Does a healthy mouth equal a healthy heart? Could better brushing and flossing make the difference? The answer is yes.
Periodontal and gum disease are diseases of the supporting tissues of your teeth. They are primarily caused by plaque, a thin sticky film that adheres to the teeth and appliances such as dentures and orthodontic braces. The plaque causes inflammation and swelling of the gums. Over time, if the plaque is not brushed off, it calcifies and hardens into tartar. Tartar can form above or below the gum releasing toxins from the bacteria, leading to inflammation and bone resorption.
Key signs to watch for:
Red, swollen gums
Bad breath and taste
Teeth drifting apart
How is periodontal disease related to heart disease, you ask?
Inflammation is the key.
Inflammation in your arteries leads to stiffer, narrower, blood vessels, making blood flow more difficult. Some bacteria and toxins can escape into your bloodstream via the mouth which can go anywhere and trigger inflammation throughout your body. Periodontal disease can also contribute to diabetes, obesity, strokes, rheumatoid arthritis, Alzheimer’s disease, and even cancer.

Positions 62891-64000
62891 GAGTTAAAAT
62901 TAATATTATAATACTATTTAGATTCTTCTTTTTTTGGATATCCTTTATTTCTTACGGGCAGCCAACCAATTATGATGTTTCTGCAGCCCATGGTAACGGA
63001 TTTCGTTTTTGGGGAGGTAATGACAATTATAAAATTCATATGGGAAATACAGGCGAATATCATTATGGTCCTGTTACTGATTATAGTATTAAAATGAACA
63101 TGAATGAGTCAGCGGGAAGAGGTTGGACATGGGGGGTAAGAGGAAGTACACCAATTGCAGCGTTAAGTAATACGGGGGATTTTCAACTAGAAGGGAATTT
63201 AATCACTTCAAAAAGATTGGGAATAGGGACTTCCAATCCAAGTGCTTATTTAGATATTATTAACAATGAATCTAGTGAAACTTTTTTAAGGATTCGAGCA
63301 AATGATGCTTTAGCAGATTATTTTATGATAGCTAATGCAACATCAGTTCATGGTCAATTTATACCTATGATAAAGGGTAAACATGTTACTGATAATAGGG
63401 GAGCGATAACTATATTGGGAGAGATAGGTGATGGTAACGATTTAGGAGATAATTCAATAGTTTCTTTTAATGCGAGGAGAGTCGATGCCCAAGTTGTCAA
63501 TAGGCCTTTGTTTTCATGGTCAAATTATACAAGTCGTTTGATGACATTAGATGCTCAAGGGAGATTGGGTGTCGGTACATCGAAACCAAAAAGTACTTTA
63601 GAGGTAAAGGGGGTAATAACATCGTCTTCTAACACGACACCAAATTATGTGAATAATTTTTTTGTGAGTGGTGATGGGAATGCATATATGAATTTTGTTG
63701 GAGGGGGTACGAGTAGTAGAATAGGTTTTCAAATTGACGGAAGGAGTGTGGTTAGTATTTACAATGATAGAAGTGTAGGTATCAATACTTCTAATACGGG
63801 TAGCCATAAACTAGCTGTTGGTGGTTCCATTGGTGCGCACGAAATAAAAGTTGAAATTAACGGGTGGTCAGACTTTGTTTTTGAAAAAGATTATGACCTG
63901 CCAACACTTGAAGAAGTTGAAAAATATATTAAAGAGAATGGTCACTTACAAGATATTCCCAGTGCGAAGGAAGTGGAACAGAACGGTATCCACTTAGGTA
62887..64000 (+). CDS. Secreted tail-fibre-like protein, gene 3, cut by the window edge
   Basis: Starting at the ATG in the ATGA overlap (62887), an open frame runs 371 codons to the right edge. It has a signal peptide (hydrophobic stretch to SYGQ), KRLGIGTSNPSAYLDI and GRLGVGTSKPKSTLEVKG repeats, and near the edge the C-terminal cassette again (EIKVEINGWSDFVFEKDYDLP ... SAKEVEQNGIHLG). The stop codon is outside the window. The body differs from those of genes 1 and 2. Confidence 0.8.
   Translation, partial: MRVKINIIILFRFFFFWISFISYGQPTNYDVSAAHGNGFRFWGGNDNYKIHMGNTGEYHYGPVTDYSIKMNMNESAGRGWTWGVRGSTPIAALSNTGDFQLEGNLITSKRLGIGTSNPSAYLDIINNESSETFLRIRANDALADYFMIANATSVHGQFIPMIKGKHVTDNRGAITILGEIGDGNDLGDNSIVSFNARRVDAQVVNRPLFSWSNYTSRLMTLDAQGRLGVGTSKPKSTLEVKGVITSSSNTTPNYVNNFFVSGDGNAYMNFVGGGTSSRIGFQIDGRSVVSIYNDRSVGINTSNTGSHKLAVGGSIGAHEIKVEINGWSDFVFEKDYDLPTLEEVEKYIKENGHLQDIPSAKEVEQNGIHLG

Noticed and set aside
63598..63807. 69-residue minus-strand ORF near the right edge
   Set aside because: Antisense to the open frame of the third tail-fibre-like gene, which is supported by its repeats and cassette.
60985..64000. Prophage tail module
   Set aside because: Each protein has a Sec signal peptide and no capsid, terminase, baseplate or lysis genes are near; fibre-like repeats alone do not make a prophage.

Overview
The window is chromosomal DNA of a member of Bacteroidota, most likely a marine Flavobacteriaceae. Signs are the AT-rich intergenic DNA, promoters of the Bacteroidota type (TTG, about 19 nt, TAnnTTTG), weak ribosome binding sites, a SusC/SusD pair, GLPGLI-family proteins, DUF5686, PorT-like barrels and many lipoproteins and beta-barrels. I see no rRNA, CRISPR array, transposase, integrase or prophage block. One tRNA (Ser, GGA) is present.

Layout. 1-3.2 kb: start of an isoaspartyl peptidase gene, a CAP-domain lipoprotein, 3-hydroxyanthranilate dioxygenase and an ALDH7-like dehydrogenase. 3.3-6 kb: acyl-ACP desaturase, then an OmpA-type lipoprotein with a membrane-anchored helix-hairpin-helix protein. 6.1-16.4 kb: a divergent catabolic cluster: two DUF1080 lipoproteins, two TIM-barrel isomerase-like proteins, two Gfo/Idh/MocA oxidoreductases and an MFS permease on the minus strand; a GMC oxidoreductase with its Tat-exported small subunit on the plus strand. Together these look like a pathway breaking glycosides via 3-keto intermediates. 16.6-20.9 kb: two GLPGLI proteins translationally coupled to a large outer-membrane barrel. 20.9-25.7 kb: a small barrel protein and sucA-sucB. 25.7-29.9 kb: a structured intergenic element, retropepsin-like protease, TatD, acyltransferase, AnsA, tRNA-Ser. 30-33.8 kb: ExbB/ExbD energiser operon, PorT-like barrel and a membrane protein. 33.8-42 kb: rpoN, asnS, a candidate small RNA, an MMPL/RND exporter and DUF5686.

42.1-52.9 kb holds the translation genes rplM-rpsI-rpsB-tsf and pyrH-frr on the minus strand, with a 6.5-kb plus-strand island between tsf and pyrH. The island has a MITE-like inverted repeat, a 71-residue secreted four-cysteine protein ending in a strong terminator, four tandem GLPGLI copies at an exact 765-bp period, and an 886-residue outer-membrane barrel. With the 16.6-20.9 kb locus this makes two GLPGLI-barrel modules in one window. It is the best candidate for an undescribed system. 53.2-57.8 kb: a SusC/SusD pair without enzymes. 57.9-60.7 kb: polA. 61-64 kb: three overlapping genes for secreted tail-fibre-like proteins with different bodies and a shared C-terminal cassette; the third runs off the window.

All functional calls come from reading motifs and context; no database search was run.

The absence of gum disease may significantly reduce your risk of heart disease. Hence, it is so important to brush your teeth twice a day, floss at least once a day, and have a teeth cleaning twice a year. Galway Dentists offers new patients a dental check-up and teeth cleaning, including a treatment plan, for €57. For more information visit www.galwaydentists.ie/teeth-cleaning
Remember, a happy mouth equals a happy heart.
Dr Eilis O’Hagan and Dr Michael Donnelly are located at 6 Fr Griffin Avenue, The Crescent, Salthill, Galway, phone 091 582222 or visit www.galwaydentists.ie